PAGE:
Thursday, July 03, 2008

Rosario + Vampire – season 1 – review

Directed by: Takayuki Inagaki

First aired: 2008

Contains spoilers

If Lament of the Lamb showed us that anime can be a thoughtful character driven drama, then Rosario + Vampire is almost the polar opposite. It is, what I have heard described as, harem anime – in other words a central male character gathers a harem of female characters through the series and, as such, has plenty of fan service (a concentration on sexual tease for the viewer) – some of which seems somewhat inappropriate – and has a battle system through it that inevitably leads to a fight at the end of each episode with power transformations.

That said it is good fun, has a dark aspect to it, an underlying theme that you wouldn’t expect and, in many respects, turns the fan service aspects – and general anime concepts – around upon the audience in a knowing way.

Tsukune Aono (Daisuke Kisho) is a young man on his way to high school. The thing is, his grades were not good enough to get into high school and then his father met (accidentally bumped into) a priest who gave him (dropped as they collided) enrolment papers for Youkai Academy and thus Tsukune is being taken there. He is the only pupil on the bus. His cousin phones him and has been researching the academy but, before Tsukune can discover anything, the bus enters a tunnel and the signal cuts.

On the other side of the tunnel… well I guess the phrase ‘we’re not in Kansas anymore’ would be appropriate. A scarecrow – that holds the bus timetable – stands atop a cliff, a blood red sea is in sight and the academy is in the distance. Tsukune can get no reception on his phone and walks towards the academy. We see a bat, called Nazo Koumori (Takehito Koyasu), fly by and tell us, “I’m a bat”! Suddenly something hits Tsukune.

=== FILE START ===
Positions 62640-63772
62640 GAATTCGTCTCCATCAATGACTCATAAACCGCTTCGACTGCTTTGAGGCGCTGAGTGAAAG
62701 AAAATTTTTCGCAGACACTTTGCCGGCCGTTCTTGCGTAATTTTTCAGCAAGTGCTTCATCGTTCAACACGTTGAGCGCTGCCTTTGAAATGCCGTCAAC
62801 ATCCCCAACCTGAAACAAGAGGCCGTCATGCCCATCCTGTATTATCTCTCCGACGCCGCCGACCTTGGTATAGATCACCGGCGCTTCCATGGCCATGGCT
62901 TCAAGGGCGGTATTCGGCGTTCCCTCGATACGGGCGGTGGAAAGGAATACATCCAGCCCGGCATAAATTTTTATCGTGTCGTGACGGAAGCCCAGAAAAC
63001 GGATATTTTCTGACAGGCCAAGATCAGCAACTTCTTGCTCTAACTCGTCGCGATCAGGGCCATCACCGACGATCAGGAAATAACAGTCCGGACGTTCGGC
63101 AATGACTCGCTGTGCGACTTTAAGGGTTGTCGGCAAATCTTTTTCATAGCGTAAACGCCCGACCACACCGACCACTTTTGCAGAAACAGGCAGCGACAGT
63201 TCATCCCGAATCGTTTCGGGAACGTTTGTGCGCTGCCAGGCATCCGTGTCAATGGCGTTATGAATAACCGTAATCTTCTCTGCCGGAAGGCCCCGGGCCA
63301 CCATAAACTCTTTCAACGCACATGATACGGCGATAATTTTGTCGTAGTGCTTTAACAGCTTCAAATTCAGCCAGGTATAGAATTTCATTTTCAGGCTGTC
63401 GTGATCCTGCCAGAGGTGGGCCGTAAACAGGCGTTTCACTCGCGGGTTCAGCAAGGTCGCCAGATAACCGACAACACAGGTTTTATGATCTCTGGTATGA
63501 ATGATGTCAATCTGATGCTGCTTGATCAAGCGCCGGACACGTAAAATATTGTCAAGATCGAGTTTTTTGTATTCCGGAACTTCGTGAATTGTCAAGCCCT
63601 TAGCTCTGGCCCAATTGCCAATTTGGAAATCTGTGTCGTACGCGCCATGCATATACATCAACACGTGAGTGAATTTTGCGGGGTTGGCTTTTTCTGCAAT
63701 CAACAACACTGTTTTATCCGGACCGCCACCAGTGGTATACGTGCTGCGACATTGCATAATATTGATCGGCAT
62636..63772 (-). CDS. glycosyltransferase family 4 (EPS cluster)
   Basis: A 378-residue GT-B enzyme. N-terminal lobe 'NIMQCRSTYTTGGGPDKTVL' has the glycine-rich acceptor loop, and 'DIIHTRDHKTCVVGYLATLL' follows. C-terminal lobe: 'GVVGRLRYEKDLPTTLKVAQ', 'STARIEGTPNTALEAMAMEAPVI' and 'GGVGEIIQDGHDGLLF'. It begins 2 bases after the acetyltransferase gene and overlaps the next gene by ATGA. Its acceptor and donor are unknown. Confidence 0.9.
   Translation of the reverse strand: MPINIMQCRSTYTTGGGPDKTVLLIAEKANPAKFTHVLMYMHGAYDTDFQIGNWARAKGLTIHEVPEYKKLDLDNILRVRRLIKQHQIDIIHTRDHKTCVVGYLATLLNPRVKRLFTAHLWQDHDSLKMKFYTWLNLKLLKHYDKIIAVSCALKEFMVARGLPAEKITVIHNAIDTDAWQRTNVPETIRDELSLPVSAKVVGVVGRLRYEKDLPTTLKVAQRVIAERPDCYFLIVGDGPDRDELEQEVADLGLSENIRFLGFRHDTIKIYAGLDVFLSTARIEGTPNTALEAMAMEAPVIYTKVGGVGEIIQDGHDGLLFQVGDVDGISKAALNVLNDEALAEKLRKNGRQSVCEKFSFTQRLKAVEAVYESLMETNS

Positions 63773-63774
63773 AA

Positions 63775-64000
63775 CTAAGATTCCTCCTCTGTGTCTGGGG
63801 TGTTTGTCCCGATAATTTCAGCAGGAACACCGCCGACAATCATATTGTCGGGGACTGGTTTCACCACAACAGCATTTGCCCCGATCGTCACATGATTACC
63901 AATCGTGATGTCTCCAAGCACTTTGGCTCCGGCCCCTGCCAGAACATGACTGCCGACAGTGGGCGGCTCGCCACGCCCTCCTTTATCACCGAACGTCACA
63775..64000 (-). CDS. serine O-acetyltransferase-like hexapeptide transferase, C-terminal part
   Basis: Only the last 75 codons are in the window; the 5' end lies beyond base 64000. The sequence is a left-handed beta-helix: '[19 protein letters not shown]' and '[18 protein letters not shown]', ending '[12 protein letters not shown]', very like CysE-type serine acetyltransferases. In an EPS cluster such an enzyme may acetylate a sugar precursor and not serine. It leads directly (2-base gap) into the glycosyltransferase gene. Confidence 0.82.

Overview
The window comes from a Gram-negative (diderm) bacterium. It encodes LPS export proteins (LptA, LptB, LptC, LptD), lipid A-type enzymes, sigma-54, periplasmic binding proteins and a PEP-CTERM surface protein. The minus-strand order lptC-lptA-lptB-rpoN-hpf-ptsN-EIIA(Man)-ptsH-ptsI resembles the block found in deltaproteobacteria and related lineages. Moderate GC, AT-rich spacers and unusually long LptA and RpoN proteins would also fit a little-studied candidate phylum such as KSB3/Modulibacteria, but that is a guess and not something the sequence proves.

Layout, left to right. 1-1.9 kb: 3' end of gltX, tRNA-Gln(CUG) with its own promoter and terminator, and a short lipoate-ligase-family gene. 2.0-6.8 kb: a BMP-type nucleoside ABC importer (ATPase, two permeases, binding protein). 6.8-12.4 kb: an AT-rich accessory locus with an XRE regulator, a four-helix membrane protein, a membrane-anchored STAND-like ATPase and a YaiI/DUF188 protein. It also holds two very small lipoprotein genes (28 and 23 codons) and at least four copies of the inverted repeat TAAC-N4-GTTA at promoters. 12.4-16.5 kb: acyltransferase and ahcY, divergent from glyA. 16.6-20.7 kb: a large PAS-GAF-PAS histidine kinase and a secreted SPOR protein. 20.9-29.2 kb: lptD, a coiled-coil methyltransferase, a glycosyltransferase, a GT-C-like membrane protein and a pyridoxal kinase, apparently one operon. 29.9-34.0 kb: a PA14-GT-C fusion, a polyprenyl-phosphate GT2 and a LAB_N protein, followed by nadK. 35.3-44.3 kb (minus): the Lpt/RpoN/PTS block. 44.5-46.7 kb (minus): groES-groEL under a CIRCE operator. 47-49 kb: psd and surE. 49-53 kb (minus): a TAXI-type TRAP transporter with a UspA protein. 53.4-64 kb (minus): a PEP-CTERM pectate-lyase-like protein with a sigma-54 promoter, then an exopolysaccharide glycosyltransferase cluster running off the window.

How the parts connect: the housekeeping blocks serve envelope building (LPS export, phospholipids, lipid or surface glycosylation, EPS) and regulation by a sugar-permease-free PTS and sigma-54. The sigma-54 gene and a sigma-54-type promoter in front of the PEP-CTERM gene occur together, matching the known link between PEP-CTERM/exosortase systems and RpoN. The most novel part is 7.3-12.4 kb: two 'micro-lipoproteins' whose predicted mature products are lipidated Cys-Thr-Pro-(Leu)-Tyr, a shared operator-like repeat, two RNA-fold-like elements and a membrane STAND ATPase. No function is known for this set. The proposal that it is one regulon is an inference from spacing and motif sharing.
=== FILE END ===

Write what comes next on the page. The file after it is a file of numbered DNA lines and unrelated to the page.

It is a bike, ridden by a girl – Moka Akashiya (Nana Mizuki) – and the resultant tumble leads to much fan service. She apologises as her eyesight is blurry due to anemia but then smells the blood from Tsukune’s bleeding nose. She bites him and then asks if he hates vampires. When he checks his neck there seems to be a hickey only.

He and Moka are in the same class but in the first lesson he discovers the truth – this is a school for monsters, hidden from the human world by a barrier and no humans are allowed – under pain of death. The monsters are there to learn integration (in order to remain hidden) and must maintain human form at all times, never revealing their true form. Moka, who has already told him what she is, explains to him that her true vampiric form is locked by the rosary she wears. Remove the cross and her true form appears.

Tsukune decides to leave and Moka tries to stop him but he explains that he is a human – and she has already stated she hates them (she went to a human school and was the odd one out). However another student wants Moka for himself and attacks Tsukune whilst in his true form – that of an orc. During the attack Tsukune pulls the rosary from Moka’s neck and she transforms. The transformation sequence involves bats appearing, her hair turning white, her eyes red and the bats that strike her plumping her ass and breasts up! In true form she is (one of) the most powerful monsters in the school. She defeats the orc and then Tsukune realises that the bus is not due for a month – he is stuck in the school.

The episodes fairly much take that form, short story (though later the stories carry over two episodes), Tsukune removing the rosary and Moka kicking butt. Nazo the bat will tell us how long the battle took and move the story along at certain points. Nazo also makes commentary on some of the character and tells us a little about the monsters that Moka battles. Of course there is also the harem anime aspect.